A considerable number of private sector jobs are directly tied to the auto industry. TriMet is anything but financially self-sustainable. Taxpayer funded subsides for public transit on average is close to 61 cents per passenger mile compared to a subsidy of six to nine cents per passenger mile for drivers. Unlike motorized highway users who pay fuel taxes and other user fees to financially support roadway infrastructure, there are no user fees assessed on bicycling to pay for specialized bicycle infrastructure. As long as the car haters are in charge shifting private sector jobs to those financed by taxpayers, Oregon will always be in need of well paying self-sustainable jobs.

"(By the time I left, I so loathed Portland that I swore that if my then-wife died, I'd drag her body across the border atop the car, like the aunt in National Lampoon's Vacation, just so I didn't have to bury her in Oregon.)"

Oh, that's so sweet. ;=)

I used to really love this (my home) state; was even proud and happy to pay my taxes. I'd say that's pretty much all gone since about 2000.

Texas TR It's already happening. I have five friends that have moved to Vancouver because of the taxes. I am retired, as soon as my wife retires (4-5 years) we are selling all the property we own here and bugging out for Wyoming. The taxes there are much less damaging to retirees than Oregon. It's sad, I was born here (and love Oregon.) But I'm not staying given the way this state is being run.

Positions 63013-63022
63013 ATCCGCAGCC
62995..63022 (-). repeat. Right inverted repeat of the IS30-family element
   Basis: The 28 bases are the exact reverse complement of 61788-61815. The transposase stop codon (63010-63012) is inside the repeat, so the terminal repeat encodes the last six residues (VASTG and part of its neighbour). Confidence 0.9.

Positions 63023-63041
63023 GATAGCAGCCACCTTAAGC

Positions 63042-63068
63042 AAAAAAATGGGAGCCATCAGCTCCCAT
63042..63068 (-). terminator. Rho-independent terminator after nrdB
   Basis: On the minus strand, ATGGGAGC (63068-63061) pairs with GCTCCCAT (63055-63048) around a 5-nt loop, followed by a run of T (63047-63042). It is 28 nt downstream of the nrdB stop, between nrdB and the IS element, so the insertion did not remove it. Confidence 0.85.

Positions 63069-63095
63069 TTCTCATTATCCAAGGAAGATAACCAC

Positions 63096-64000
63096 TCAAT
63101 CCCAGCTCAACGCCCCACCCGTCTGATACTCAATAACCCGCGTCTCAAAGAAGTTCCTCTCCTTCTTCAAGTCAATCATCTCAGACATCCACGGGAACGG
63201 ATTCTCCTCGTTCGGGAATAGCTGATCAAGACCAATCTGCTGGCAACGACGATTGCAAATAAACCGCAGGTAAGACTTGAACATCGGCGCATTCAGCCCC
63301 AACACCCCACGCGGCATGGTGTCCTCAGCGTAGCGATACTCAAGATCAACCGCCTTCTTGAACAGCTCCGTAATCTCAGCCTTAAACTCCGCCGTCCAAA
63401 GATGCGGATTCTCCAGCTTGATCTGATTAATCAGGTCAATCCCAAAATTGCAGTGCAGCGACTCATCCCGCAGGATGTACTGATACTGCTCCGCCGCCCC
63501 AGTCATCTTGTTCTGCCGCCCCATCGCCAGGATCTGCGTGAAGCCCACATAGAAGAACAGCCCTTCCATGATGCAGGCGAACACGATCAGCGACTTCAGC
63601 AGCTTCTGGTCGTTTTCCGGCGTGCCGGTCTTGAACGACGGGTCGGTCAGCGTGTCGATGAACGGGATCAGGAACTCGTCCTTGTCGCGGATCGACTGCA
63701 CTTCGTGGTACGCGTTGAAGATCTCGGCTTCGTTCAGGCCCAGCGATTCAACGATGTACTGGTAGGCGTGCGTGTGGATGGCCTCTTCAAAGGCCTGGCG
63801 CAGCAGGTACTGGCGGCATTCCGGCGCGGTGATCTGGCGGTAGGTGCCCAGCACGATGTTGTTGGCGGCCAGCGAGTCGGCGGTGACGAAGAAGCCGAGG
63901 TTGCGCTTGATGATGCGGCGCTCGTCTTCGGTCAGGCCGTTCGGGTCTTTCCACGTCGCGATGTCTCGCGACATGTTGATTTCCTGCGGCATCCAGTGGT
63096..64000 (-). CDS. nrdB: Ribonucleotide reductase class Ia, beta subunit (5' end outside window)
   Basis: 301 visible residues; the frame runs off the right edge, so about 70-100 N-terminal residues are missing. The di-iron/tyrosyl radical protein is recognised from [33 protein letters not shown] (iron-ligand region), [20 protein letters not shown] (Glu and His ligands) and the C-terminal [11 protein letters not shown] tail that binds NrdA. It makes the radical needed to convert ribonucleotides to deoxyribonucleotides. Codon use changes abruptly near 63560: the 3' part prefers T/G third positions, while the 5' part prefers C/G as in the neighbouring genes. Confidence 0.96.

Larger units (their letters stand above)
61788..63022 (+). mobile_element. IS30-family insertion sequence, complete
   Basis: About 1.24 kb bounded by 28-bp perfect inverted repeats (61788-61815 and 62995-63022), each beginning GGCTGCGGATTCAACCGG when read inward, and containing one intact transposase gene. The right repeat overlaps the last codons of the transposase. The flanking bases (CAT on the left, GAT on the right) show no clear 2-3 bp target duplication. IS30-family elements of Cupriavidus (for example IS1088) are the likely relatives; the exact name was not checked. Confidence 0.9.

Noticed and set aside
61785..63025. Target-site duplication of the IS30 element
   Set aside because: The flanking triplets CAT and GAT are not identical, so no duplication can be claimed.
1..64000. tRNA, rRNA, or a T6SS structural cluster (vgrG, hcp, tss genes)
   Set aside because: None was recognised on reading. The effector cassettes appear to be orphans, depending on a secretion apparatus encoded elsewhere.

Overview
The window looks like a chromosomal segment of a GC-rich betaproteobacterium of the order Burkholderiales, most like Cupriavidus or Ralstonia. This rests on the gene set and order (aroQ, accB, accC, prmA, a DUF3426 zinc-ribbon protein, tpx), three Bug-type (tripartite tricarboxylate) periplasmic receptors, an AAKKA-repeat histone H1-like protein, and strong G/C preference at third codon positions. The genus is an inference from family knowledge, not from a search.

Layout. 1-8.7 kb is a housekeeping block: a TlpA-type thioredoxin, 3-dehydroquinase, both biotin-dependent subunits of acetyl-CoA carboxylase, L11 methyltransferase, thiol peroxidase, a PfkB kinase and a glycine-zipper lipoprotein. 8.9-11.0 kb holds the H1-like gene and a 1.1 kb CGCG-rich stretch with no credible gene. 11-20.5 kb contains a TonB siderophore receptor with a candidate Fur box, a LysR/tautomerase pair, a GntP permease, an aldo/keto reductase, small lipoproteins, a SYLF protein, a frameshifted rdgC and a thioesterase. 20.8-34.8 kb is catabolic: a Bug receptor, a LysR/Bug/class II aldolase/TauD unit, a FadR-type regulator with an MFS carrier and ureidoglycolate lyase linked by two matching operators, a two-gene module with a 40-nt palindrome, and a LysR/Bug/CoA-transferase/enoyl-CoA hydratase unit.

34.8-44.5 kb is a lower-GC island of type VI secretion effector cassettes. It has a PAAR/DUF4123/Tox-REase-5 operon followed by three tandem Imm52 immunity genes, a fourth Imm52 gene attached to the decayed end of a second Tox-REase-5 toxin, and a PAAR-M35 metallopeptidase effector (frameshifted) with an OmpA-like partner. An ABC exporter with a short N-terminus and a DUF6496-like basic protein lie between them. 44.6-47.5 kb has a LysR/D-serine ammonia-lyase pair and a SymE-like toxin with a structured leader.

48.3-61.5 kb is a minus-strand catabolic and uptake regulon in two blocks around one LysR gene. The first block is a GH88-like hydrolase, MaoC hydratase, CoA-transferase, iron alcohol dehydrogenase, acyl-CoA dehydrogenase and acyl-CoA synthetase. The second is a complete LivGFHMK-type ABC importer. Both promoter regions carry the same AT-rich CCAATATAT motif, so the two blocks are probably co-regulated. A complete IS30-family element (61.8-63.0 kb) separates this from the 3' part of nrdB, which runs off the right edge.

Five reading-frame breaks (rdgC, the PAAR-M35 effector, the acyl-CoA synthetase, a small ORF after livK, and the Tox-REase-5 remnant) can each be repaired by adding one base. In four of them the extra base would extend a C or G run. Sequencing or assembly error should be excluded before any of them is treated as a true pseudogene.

I used to really love this (my home) state; was even proud and happy to pay my taxes. I'd say that's pretty much all gone since about 2000.

I couldn't agree more. It'd be interesting to take a poll asking how many people used to love it here and now can't wait to get out.

Couldn't agree more TTR - but it was a great place for many of us for a long time, the very visible rot and invisible suffering the rulers have unleashed - while blind to all criticism and fueled by media coverup - is just too much.

I'll still visit this site cause Jack's great and we have a lot of friends here - but God willing, will be out by 2013.


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Lange, Pinot Gris 2015
Kiona, Lemberger 2014
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Aix, Rosé de Provence 2016
Marchigüe, Cabernet 2013
Inazío Irruzola, Getariako Txakolina Rosé 2015
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Cleto Charli, Lambrusco di Sorbara Secco, Vecchia Modena
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Edmunds St. John, Bone-Jolly Rosé 2016
Stoller, Pinot Noir Rosé 2016
Chehalem, Inox Chardonnay 2015
The Four Graces, Pinot Gris 2015
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L'Ecole No. 41, Merlot 2013
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Willamette Valley, Dijon Clone Chardonnay 2013
Wraith, Cabernet, Eidolon Estate 2012
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Tomassi, Valpolicella, Rafaél, 2014
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Phil Stanford - Rose City Vice
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Road Work

Miles run year to date: 113
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Total run in 2016: 155
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In 2013: 257
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In 2009: 67
In 2008: 28
In 2007: 113
In 2006: 100
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In 2004: 204
In 2003: 269